The North’s complex mixture of tradition and modernity, beauty and hardship
Until last month, my experience of Canada’s North was mediated through art. Almost everything I knew about life in the Arctic came through study of Inuit prints, drawings and carvings. I’m fortunate to work at TD, where there is one of the finest collections of Inuit art in the world (assembled to celebrate Canada’s Centennial in 1967) and I have been educating myself about its history, the artists and the stories inherent in their work.
Though I admire and appreciate this historical work, it’s the new generation of artists that I’m particularly excited about. While still employing the techniques and materials that we have come to know and love in Inuit art, these young artists capture their own reality, which is a complex mixture of tradition and modernity, beauty and hardship. For example, seal is still chopped and eaten on the floor, but reality television is likely playing in the background. Artists depict hybrid scenes like this. Carvers continue to work with stone and bone but the figure could be holding an iPod instead of a harpoon. These artists don’t shy away from tough subjects such as addiction, suicide, mental illness and domestic abuse. These are aspects of contemporary life and the human condition in the North and they are rendered bluntly and unapologetically.
Last week I journeyed to Cape Dorset, one of the long-standing hotbeds of creativity on Baffin Island in Nunavut. It was simultaneously strange and familiar; I knew the town’s new water truck from Shuvinai Ashoona’s drawing, and there it was! I found myself examining the frozen food section at the Co-Op grocery store made famous by Annie Pootoogook and her large drawing shown at The Power Plant in 2006. Recent exhibitions at Hart House, Art Toronto and Feheley Fine Arts just featured Ohotaq Mikkigak’s abstracted landscapes — he inventively captures the surprising colours and textures of his surroundings — and then I walked through it. My only disappointment was not seeing the town’s polar bears (depicted by many of the artists but none so beautifully as Tim Pitsiulak), but perhaps it was for the best.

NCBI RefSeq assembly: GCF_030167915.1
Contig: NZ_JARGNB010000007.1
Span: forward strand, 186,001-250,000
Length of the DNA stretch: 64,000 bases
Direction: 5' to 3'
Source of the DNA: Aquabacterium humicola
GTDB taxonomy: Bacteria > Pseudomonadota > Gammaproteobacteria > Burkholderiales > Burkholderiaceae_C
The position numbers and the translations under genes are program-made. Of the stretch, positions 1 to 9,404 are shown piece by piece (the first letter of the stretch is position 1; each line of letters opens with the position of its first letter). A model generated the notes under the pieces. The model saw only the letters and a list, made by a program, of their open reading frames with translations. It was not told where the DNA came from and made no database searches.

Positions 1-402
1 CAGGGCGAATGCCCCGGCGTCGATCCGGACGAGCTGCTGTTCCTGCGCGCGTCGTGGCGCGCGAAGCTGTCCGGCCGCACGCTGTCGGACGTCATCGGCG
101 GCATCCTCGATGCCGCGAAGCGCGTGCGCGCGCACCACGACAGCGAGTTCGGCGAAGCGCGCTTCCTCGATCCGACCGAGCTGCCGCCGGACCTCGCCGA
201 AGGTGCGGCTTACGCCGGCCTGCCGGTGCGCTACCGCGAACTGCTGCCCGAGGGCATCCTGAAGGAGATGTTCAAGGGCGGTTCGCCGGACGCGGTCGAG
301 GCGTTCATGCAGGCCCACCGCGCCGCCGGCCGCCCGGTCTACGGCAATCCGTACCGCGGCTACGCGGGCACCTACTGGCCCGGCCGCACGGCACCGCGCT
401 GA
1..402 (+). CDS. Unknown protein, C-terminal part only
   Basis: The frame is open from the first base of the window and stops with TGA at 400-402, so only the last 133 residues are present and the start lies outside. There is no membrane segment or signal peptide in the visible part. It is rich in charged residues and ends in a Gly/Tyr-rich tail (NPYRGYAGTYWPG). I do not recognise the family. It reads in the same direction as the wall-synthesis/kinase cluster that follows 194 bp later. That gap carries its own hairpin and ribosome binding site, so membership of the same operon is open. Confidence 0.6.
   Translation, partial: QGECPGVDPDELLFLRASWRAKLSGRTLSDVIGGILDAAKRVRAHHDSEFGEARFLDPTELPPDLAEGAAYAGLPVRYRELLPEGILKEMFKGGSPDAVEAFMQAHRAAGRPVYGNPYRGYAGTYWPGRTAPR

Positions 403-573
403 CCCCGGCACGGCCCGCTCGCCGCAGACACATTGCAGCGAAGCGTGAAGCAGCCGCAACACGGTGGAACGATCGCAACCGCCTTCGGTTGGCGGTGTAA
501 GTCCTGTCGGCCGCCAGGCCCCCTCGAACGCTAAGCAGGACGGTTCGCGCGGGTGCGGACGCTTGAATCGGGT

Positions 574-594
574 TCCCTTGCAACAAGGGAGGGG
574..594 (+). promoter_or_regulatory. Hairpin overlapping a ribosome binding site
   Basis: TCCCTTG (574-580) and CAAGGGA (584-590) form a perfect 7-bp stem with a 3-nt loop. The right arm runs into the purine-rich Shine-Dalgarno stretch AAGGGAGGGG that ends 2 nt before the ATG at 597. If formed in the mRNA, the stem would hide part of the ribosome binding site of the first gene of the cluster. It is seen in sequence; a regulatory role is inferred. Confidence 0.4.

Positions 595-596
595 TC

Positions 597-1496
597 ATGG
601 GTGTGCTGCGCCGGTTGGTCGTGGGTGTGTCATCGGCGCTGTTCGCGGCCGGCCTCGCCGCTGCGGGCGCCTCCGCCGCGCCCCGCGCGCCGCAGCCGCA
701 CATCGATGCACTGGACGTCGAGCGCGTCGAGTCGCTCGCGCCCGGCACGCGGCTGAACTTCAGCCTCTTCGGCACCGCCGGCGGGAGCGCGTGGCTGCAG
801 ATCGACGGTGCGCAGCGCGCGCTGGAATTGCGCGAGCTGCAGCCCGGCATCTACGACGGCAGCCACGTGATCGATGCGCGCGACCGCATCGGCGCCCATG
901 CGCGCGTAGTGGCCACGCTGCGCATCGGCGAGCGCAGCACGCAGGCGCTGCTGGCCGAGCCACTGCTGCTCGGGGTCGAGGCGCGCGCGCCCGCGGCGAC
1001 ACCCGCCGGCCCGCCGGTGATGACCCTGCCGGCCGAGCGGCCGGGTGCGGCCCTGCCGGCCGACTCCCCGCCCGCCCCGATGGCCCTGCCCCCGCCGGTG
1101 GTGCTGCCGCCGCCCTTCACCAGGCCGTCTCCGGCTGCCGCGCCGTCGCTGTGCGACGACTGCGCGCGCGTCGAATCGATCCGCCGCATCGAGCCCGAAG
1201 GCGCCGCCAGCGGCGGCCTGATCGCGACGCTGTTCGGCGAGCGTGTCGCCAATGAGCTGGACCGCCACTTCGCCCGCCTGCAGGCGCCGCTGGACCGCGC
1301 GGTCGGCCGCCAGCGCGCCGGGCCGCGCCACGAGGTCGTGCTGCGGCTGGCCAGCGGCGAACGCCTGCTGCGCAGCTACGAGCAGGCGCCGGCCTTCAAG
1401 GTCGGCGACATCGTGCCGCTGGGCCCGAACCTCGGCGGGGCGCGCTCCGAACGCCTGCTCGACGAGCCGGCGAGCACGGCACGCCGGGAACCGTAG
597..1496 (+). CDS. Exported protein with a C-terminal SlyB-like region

I travelled north with Toronto-based artists Ed Pien and Johannes Zits but I left them there to complete Pien’s three-week artist residency in the Kinngait Studios. I eagerly await the work that he will create while working side-by-side with Ashoona, Jutai Toonoo, Pitsiulak, and Itee Pootoogook among others. Pien’s spider-webby line drawings and delicate cut paper works will surely morph into something interesting surrounded by that epic, icy landscape and immersed in a rich story-telling tradition. I am equally excited to see how his presence affects his studio-mates. They are still talking about Shary Boyle’s sojourn in the studio last year. The collaborative work that Boyle created with Ashoona was a highlight of her recent northern-themed exhibition at Jessica Bradley Gallery.
A week in the Far North affected me deeply. I was heartened to see and feel the warmth and support that artists receive in the studio and reassured to know that they are making a decent living as artists. I was amazed by the landscape, wildlife and quality of light. I was humbled by the generosity and kindness of the people I met. And I am heartbroken by the addiction and malaise that so many Inuit have assimilated.
But mostly I am inspired by the artwork that is being created there and that flows south to challenge our expectations and show us something new.
TD GALLRY OF INUIT ART Free. 8am-6pm. Mon-Fri. 10am-4pm. Sat & Sun. 79 Wellington St W. (416) 982-8473. tdcentre.com.
FEHELEY FINE ARTS 10am-5pm. Tue-Sat. 65 George St. (416) 323-1373. feheleyfinearts.com.
PAMELA MEREDITH Is TD Bank Group’s senior curator.